History | European Intellectuals & Marxism
J300 | 3121 | Shore

A portion of the above section reserved for majors
Above section open to undergraduates only
Above section COAS intensive writing section and also requires 	
	registration in COAS W333


This is a course in modern European, with a focus on East European,
intellectual and cultural history, organized chronologically, which
will examine the relationship of European intellectuals to both
Marxist ideology and Stalinism and later to "socialism with a human
face" in the twentieth century.   We will focus on the problems of
using and interpreting primary sources in conjunction with secondary
sources.  How was it that "the best and the brightest" often became
the most fanatical adherents of Stalinism as well as the
latter's "engineers of human souls"? Why was communist ideology so
compelling to so many and by what process did the Party's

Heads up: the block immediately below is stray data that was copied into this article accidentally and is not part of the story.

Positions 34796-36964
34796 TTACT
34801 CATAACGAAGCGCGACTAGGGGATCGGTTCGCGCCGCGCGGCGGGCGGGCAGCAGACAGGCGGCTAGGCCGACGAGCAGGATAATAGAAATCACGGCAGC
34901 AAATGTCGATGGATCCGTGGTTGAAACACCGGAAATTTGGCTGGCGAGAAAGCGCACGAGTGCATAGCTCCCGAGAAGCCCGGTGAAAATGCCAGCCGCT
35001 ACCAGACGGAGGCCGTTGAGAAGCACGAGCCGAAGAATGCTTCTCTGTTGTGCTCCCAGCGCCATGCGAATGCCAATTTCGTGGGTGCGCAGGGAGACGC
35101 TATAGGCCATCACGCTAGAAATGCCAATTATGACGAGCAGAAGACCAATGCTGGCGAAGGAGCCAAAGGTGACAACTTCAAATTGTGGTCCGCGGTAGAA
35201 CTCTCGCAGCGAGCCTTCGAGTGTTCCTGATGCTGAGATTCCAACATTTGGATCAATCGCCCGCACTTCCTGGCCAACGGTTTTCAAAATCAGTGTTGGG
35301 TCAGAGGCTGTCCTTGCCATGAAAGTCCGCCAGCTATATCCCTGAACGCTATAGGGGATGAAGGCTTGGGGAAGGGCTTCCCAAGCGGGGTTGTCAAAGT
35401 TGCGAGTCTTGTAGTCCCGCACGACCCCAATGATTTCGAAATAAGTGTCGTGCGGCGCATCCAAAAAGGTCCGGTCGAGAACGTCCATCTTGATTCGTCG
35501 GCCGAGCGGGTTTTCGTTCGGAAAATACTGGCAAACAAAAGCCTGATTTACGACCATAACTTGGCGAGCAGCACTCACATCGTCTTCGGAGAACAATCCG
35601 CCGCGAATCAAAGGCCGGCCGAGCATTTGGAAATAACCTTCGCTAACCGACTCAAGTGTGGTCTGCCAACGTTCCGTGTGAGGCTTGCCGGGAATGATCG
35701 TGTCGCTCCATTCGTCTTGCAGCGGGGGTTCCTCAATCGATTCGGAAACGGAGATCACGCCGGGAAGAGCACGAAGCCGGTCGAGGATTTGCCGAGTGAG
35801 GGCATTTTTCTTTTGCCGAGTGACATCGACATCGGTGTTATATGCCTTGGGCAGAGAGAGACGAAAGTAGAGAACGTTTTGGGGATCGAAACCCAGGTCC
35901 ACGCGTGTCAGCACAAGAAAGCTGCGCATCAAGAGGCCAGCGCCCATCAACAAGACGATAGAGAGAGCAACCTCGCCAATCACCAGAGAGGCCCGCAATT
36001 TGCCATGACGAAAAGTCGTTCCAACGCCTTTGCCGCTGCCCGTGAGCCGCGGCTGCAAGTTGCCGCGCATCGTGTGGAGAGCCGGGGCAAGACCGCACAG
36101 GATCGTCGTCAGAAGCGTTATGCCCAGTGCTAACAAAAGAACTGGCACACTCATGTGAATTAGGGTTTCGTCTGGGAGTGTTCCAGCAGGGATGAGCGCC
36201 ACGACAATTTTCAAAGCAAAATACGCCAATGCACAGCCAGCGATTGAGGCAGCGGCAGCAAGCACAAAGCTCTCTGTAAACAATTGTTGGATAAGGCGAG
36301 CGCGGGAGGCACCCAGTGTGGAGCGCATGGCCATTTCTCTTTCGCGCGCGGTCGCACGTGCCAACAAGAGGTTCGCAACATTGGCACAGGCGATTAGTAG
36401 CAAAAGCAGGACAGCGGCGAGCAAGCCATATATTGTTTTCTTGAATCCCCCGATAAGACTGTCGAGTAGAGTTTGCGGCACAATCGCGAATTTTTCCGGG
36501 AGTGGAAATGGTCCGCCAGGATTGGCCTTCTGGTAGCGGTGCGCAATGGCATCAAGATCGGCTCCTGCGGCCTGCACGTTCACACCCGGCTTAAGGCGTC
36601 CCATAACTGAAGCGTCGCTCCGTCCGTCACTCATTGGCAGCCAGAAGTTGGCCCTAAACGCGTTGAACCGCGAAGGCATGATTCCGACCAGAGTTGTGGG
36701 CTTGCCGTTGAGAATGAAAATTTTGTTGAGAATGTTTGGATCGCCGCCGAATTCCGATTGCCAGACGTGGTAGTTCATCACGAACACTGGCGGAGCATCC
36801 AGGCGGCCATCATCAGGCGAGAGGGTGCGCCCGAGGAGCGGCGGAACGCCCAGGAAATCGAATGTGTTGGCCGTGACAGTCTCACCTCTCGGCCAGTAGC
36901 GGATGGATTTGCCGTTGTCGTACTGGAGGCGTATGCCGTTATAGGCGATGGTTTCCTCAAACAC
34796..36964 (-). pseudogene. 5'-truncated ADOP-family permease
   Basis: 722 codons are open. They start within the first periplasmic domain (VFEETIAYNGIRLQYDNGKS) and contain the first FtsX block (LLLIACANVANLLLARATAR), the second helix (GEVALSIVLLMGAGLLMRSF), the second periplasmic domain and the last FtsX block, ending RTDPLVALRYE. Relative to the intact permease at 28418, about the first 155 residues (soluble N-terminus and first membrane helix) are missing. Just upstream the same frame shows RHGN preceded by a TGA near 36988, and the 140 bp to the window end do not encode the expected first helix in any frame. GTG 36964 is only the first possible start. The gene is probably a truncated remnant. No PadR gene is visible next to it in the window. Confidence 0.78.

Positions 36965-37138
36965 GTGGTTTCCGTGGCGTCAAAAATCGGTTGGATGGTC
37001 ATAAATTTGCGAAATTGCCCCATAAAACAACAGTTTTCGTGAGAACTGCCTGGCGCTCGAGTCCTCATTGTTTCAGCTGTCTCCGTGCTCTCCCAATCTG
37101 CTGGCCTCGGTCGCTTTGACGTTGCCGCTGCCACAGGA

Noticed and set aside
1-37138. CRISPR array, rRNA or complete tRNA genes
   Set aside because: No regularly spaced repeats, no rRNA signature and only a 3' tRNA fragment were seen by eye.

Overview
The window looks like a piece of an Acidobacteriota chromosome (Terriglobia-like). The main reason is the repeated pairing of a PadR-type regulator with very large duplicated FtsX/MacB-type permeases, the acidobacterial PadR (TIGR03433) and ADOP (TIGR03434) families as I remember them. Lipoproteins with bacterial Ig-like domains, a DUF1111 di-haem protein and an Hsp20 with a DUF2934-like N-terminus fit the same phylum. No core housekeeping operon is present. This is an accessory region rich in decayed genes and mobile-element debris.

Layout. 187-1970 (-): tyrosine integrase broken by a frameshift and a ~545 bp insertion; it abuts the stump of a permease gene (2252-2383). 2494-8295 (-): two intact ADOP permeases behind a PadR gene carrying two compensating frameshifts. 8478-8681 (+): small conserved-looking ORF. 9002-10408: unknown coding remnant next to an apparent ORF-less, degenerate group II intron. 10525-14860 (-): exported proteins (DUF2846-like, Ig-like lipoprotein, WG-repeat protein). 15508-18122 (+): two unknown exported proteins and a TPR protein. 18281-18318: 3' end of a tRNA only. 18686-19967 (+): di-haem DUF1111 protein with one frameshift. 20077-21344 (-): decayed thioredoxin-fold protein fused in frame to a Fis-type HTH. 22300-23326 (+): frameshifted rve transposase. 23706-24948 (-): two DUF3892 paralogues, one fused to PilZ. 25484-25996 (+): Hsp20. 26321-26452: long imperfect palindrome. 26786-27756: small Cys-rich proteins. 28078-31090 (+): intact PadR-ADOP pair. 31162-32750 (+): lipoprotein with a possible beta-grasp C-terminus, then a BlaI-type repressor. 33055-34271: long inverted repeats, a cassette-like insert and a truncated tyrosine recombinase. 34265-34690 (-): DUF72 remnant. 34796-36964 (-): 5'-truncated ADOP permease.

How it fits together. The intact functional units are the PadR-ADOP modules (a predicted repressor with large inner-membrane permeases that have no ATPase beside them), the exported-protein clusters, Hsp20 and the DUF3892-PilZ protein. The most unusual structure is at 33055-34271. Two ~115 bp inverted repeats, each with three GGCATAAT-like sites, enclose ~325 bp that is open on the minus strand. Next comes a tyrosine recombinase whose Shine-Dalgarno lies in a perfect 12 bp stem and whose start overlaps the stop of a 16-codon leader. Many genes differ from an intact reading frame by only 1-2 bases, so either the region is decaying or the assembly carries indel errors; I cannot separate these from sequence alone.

intellectual vanguard fall into disillusionment and despair?  In
delving into this history, this course will explore the role of the
Second World War, the intersection of fascism and Stalinism, and the
legacy of the intellectuals' acquiescence in the bloody Stalinist
purges.  Students are expected to attend all meetings; complete all
the reading assignments before each week’s class; and come prepared
to participate in discussions.  This seminar is reading and writing–
intensive.  Grades will be based on class participation as well as
the following assignments: 20-minute class presentation, including
leading a class discussion, book review and two drafts of a seminar
paper.  Texts include Past Imperfect: French Intellectuals, 1944–
1956 by Tony Judt, Under a Cruel Star by Heda Kovaly, The Joke by
Milan Kundera and The Captive Mind by Czesław Miłosz and Artur
Koestler, The God That Failed.